Rabies is a very serious and dangerous virus. There is a lot of information – both fact and fiction – out there to sift through. While we are not affiliated with the Department of Health, we do have a lot of professional expertise in dealing with wild animals, and we are often asked for advice regarding rabies. Here, we offer a brief overview of the State of New Jersey’s official stance on protecting yourself and your family from rabies.
All information on this page is courtesy of the New Jersey State Department of Health.
Rabies is caused by a virus which can infect all warm-blooded mammals, including man, and which is found in the saliva of rabid animals. Bats, raccoons, skunks, groundhogs, foxes, cats, and dogs represent about 95% of animals diagnosed with rabies in the United States. Other animals, such as domestic farm animals, may also become infected, but rodents rarely are.
Rabid animals are usually either aggressive or act as if they are in a stupor. It cannot be stressed strongly enough: stay away from all wild and stray animals which are aggressive or appear to be sick. Also, some wild animals such as raccoons, skunks, and groundhogs, may actually appear normal when infected. These animals should be avoided at ALL times.
Protect yourself from rabies by following these guidelines:
- Have your pet vaccinated against rabies. Pets can become infected with rabies through contact with rabid wild animals. Even indoor-only cats should be vaccinated as it is not uncommon for wild animals, such as bats and raccoons, to get into a home. (In recent years, cats have had a higher incidence of rabies than dogs in the U.S.)
- Do not feed or handle wild animals. Especially avoid contact with all bats, raccoons, skunks, groundhogs. It is illegal in New Jersey to keep these wild animals as pets. Take measures to prevent raccoons or bats from entering homes, barns, garages, and other buildings. Store all trash or pet food kept outdoors in animal-resistant containers.
- Avoid contact with strays or pets other than your own. These animals may bite or scratch, and they may not be vaccinated for rabies. Report strays to your local health department so that they can be taken to a shelter.
- If you are bitten by an unknown animal, immediately cleanse the wound and get prompt medical attention from a physician or emergency room. Report all animal bites to the local health department. Whether wild or domestic, try to confine the animal. If captured, all wild animals must be tested at the state rabies laboratory in Trenton. Domestic animals are kept under observation for 10 days from the time of the bite to ensure that they are free from rabies.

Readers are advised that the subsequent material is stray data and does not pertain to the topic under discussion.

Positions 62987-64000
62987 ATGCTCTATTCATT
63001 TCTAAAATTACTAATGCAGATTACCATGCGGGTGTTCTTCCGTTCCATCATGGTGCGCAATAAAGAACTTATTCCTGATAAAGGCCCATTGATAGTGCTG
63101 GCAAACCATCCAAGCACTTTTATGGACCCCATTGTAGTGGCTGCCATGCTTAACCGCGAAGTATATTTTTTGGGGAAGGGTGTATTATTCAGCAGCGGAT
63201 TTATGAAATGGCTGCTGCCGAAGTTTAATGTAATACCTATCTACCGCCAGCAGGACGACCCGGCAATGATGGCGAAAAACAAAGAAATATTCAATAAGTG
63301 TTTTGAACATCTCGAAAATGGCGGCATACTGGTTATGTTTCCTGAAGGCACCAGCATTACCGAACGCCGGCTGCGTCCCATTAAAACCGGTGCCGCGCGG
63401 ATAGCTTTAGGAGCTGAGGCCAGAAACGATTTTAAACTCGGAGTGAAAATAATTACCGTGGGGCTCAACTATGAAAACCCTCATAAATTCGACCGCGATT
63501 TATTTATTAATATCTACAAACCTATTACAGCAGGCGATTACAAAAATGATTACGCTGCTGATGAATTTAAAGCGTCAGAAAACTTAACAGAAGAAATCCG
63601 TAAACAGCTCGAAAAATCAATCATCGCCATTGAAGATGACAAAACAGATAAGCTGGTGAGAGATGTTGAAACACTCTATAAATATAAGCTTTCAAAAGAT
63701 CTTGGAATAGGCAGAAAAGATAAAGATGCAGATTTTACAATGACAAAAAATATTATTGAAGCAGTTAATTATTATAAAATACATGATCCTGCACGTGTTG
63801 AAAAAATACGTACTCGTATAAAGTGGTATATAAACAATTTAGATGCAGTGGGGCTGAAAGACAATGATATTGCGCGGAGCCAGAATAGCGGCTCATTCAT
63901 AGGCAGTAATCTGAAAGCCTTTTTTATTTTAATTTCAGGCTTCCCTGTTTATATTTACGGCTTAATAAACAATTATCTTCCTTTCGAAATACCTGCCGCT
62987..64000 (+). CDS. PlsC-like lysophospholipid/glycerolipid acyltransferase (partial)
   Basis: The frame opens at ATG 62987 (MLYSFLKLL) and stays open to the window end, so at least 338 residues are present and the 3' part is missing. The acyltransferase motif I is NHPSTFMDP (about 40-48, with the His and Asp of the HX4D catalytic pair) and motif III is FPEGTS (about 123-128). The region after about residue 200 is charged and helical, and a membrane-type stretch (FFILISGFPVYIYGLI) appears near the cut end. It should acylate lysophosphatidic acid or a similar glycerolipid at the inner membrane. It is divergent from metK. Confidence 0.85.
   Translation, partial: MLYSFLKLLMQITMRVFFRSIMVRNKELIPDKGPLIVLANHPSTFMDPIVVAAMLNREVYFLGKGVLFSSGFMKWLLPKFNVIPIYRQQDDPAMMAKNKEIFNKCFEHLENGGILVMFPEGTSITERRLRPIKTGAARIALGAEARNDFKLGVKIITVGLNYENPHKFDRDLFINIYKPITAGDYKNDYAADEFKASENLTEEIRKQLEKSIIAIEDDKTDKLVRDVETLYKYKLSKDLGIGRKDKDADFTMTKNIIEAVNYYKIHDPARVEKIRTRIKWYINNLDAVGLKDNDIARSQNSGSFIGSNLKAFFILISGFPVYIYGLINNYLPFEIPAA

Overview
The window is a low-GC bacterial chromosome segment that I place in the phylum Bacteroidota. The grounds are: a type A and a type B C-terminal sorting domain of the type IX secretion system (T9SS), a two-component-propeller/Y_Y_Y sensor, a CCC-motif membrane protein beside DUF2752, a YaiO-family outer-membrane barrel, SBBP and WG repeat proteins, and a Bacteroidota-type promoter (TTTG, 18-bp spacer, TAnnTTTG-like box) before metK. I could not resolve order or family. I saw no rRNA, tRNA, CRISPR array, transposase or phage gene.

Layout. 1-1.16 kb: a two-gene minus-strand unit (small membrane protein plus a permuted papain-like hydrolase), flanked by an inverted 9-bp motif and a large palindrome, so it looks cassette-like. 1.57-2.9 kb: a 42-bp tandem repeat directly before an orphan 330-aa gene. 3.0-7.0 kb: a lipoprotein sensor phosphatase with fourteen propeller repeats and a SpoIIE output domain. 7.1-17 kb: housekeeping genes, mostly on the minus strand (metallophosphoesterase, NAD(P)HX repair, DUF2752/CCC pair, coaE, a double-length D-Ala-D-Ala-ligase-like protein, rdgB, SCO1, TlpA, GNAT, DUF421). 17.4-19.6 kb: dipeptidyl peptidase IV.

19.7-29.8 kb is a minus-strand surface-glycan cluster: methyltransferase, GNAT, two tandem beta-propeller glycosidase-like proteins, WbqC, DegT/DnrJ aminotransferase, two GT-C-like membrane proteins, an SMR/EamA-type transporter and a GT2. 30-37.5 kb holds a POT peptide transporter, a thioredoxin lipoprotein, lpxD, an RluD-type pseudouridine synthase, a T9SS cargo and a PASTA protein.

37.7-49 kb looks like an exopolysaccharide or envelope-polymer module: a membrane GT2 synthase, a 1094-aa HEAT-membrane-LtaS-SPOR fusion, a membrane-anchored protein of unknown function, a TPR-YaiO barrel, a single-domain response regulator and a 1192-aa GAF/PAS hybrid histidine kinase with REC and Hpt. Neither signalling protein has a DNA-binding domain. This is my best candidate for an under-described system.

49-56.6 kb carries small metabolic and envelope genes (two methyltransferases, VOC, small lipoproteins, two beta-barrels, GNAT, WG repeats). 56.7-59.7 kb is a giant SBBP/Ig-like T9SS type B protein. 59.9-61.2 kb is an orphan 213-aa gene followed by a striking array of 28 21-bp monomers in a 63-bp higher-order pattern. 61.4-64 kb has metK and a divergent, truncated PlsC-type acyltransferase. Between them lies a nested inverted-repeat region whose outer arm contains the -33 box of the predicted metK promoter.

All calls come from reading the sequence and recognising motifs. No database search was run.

If you are bitten by an unknown animal, immediately cleanse the wound and get prompt medical attention from a physician or emergency room. Report all animal bites to the local health department. Whether wild or domestic, try to confine the animal. If captured, all wild animals must be tested at the state rabies laboratory in Trenton. Domestic animals are kept under observation for 10 days from the time of the bite to ensure that they are free from rabies.
If the animal cannot be captured and tested, a decision to undergo medical preventative rabies treatment is made by the bite victim with the advice of their doctor and the local health department.
Fischer Wildlife Animal Control & Damage Repair recommends all persons who have the confirmed presence of bats in their home be treated by a qualified medical professional, as often people have been bitten or scratched by bats while sleeping. It is not uncommon to be unaware of a bat’s bite or scratch and, as the old saying goes, it is better to be safe than sorry!
For further information regarding rabies and rabies testing, please contact your local health department!
Click here to find your local health department in NJ